Jay couple take on barn chores at fair

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FARMINGTON — Richard Jackson of Jay cleans the sawdust from the aisle of a barn down to the hard-packed dirt at the Farmington Fair on Wednesday.

He also cleaned out the stalls of cows for the Johnson and York families.

The Sandy River Farm had cows and a steer on exhibit at the fair.

Pots of colorful mums set outside of the stalls kept the area looking bright and inviting.

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“I help them each year,” Jackson, 67, a former superintendent of Jay water districts, said. “My wife and I clean the barn for them. I try to keep it neat so people can walk through.”

Jackson’s wife, Jeanne, sat nearby.

“Richard is a good herdsman,” Erika Johnson, 22, of Farmington said.

He helps the family out at the Farmington and Fryeburg fairs.

Johnson stepped into the barn and immediately cleaned up a fresh dropping from Sebastian, a steer. She is the daughter of Trudy and Erik Johnson, who own some of the animals, and the granddaughter of Bussie and Brenda York of the Sandy River Farm, all of  Farmington.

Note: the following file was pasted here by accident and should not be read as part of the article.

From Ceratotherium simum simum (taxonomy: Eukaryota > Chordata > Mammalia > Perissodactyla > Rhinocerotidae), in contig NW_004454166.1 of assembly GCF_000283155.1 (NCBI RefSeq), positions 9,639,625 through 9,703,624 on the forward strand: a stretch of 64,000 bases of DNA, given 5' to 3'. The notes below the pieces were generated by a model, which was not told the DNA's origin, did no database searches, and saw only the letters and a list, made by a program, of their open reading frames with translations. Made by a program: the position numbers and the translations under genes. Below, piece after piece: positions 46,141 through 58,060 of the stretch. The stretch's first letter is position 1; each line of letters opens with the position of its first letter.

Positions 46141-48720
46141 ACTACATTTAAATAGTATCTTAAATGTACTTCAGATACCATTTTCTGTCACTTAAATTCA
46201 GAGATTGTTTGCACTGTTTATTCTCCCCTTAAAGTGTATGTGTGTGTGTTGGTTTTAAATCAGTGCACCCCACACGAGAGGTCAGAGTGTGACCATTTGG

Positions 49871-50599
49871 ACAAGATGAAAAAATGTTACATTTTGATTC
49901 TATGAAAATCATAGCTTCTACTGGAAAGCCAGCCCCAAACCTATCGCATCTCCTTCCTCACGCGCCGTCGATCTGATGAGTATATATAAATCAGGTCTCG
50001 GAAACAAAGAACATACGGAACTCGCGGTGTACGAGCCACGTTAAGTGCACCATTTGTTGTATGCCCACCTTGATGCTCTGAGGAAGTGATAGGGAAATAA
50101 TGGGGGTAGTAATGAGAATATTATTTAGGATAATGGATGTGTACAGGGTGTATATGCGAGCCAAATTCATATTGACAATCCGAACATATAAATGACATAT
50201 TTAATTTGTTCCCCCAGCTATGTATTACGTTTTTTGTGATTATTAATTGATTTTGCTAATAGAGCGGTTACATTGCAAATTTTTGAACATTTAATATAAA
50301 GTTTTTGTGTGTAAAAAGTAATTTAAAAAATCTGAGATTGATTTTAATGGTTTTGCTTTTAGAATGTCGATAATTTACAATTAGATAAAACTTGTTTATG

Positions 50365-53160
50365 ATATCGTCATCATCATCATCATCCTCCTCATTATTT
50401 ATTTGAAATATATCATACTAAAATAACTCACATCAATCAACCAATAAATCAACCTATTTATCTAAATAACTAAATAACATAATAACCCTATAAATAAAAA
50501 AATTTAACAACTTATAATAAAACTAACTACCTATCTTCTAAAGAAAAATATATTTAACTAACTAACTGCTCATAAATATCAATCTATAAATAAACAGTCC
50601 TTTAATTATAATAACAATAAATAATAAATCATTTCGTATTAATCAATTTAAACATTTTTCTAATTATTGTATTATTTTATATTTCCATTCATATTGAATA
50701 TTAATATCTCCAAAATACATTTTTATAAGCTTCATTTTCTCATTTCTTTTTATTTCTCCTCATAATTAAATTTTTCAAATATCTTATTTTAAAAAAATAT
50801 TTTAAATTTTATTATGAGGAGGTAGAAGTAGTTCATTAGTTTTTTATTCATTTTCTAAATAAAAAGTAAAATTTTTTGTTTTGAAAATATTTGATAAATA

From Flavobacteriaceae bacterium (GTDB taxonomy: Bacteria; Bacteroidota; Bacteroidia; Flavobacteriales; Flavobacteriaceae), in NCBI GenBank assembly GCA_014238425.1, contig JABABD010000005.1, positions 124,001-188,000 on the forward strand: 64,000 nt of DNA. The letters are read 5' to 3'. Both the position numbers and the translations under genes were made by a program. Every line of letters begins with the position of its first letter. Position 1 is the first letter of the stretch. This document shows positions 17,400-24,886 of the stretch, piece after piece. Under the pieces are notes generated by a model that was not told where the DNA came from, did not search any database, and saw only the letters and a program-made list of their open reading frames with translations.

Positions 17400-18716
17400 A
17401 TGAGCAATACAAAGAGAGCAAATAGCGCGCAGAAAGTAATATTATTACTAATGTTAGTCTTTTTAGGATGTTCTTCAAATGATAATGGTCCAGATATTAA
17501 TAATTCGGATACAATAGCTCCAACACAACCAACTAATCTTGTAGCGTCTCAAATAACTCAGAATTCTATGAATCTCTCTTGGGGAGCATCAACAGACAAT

She splits her times between chores at the family farm business and being a cosmetologist at a Farmington salon.

Combined, the two families’ herd is about 210 with the majority of them milking cows. They are milking about 75 cows, she said.  

The animals each had papers with their names written on them posted above the stalls. They are named by using the first letter of the mother’s name. Among them were Rhonda, RaeRay, Ivory and Arianna. 

By using the naming process, it identifies what bloodlines they came from, Johnson said.

After a while, family members end up going through baby books to find names they haven’t used.

The herd lives all one location, but is divided by ages into different barns.

For this fair, the family stays at the fairgrounds in a motor home outside the barn.

They get to sleep a little later than usual here with a starting time of 5:30 a.m. to clean the stalls, put down fresh hay and bedding, and give grain to the cows. The cows have automated water bowls to drink from.

Then it is time to get the animals to the wash rack to clean them. 

Johnson said she is glad when people coming through the exhibit know the animals are cows.

“I’m just glad they know they are cows. A lot of people who come through think they are looking at horses,” Johnson said.

dperry@sunmediagroup.net

Richard Jackson, 67, of Jay keeps the barn floor and cow stalls clean at the Farmington Fair on Wednesday. 

Erika Johnson, 22, of Farmington pets Arianna, one of her family’s milking shorthorns, Wednesday at the Farmington Fair. 

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